Hating Oneself

Hating Oneself

Surrender Neither To Self-esteem Nor To Self-loathing

Humility does not require we think poorly of ourselves, nor be given over to self-loathing. Just as we must not be over-lauding ourselves, we must not sink to a state of self-loathing, for both states have their basis in the ego. I would be the last person to suggest anyone be trapped in a state of self-hatred, or wallow in the mire of low self-esteem. I am rather concerned for those who are drawn into the sin of pride, which is the result of a false attempt at self-esteem. Feeling good about yourself is not the same as being puffed up with pride.

C.S. Lewis wrote that it is not wrong or sinful for a pretty woman to look in a mirror and notice she possesses beauty, but it is better that she should walk away and forget about it.  In the same way, it is not pride that leads us to notice we have a special gift as a musician, a writer, an orator, or are good with children. What is important for the Christian is to give thanks to God for our gifts, while turning our face towards Christ with gratitude, thankful for the opportunity to use our gifts in service to God, and to our neighbor.

When one possesses a healthy humility, he is neither filled with self-loathing, nor over-lauding, but immersing himself in service to the God Who created him as he is. We do not stand like the Pharisee, giving thanks that we are not like other men, but, like the Publican, we stand before God in all our nakedness, asking to be made whole. We confess before the Lord our unworthiness, yet give thanks for the status we have as His children. We are a royal people, delivered from our sin and death by a Saviour Who came down as a servant.

I was a practicing therapist for many years before becoming a monk. It is sometimes good for people to see a psychologist, and I’ve recommended such, over the years. However, the problem with psychology is to be found in its humanistic base. Orthodoxy Psychotherapy, as expounded so beautifully by Metropolitan Hierotheos in his book by the same name, is far superior for bringing about healing.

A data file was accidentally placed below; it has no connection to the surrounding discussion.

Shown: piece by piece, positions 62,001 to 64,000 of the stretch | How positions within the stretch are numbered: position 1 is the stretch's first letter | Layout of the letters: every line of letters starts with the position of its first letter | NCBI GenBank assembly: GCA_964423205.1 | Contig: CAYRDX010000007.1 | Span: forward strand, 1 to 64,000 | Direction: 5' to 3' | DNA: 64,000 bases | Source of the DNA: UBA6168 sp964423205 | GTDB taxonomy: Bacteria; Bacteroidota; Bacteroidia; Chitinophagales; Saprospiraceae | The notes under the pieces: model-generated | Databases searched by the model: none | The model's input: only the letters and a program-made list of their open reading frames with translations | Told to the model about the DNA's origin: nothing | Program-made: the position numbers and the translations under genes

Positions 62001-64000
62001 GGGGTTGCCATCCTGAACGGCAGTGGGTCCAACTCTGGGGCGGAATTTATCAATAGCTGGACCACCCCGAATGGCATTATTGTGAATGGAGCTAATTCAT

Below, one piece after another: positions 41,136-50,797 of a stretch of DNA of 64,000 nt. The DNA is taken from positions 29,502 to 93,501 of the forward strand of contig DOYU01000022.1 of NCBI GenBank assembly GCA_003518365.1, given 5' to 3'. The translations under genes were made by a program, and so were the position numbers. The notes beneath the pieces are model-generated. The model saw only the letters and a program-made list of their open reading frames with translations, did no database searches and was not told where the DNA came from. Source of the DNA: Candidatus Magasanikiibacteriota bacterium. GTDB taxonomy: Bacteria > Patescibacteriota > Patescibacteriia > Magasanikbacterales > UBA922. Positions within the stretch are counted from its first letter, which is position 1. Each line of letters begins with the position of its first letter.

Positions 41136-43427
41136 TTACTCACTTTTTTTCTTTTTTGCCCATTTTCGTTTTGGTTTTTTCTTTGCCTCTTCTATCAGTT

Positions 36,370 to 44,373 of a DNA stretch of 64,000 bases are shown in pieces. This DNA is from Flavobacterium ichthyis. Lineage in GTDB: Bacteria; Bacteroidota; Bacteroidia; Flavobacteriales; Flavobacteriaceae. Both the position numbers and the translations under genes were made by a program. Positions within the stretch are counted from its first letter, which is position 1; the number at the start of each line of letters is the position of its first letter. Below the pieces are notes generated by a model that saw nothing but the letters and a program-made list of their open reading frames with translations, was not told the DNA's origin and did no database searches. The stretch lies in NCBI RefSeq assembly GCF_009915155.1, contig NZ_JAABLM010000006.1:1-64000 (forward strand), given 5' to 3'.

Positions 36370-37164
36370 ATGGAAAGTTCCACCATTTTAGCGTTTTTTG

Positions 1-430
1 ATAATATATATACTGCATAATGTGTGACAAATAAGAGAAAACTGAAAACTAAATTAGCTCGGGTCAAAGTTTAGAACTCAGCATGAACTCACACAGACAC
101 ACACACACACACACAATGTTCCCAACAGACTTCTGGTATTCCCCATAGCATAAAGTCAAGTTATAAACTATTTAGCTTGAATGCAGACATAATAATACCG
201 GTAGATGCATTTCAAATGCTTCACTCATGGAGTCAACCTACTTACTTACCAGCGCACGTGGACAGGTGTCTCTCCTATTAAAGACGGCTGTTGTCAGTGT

With love in Christ,
Abbot Tryphon

About the author

Fr. Tryphon is the Abbot of the Monastery of the All-Merciful Saviour, which was established in 1986 by Archimandrite Dimitry (Egoroff) of blessed memory. The Monastery is under the omophore of His Eminence Kyrill, Archbishop of San Francisco and Western America, of the Russian Orthodox Church Outside of Russia.

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3 thoughts on “Hating Oneself”

  1. Your blessing, Fr +

    Thank you for navigating these difficult waters and bringing clarity to this subject. Blessed Nativity to you and the fathers of All Merciful Savior monastery.

    In Christ,
    (the unprofitable) Servant, Deacon Michael +

  2. I thought there was a monastic or spiritual sense of 'self' that *is* to be hated. Hence 'I am chief of sinners' is not an objective, literally accurate assessment of St Paul of himself that weighs his natural gifts and flaws, but is simply taken to the limit in the negative yet is nonetheless true, and is true of each of us in one's relation to oneself. And if I am chief of sinners, worse than even demons, how could I have *any* self-esteem?

    1. No, there is no spiritual sense in Orthodoxy of "hating oneself." This idea of hating oneself is very Manichean and Gnostic. We are called to deny ourselves and our will, fight the passions, etc., but that is not the same as hating oneself. We Orthodox do not fall into false dialectics of either or: you either are prideful or you hate yourself (and have low-self esteem). You can deny yourself, admit you're the chief of sinners, but at the same time be concerned with one's own well-being without falling into either dialectical extreme.

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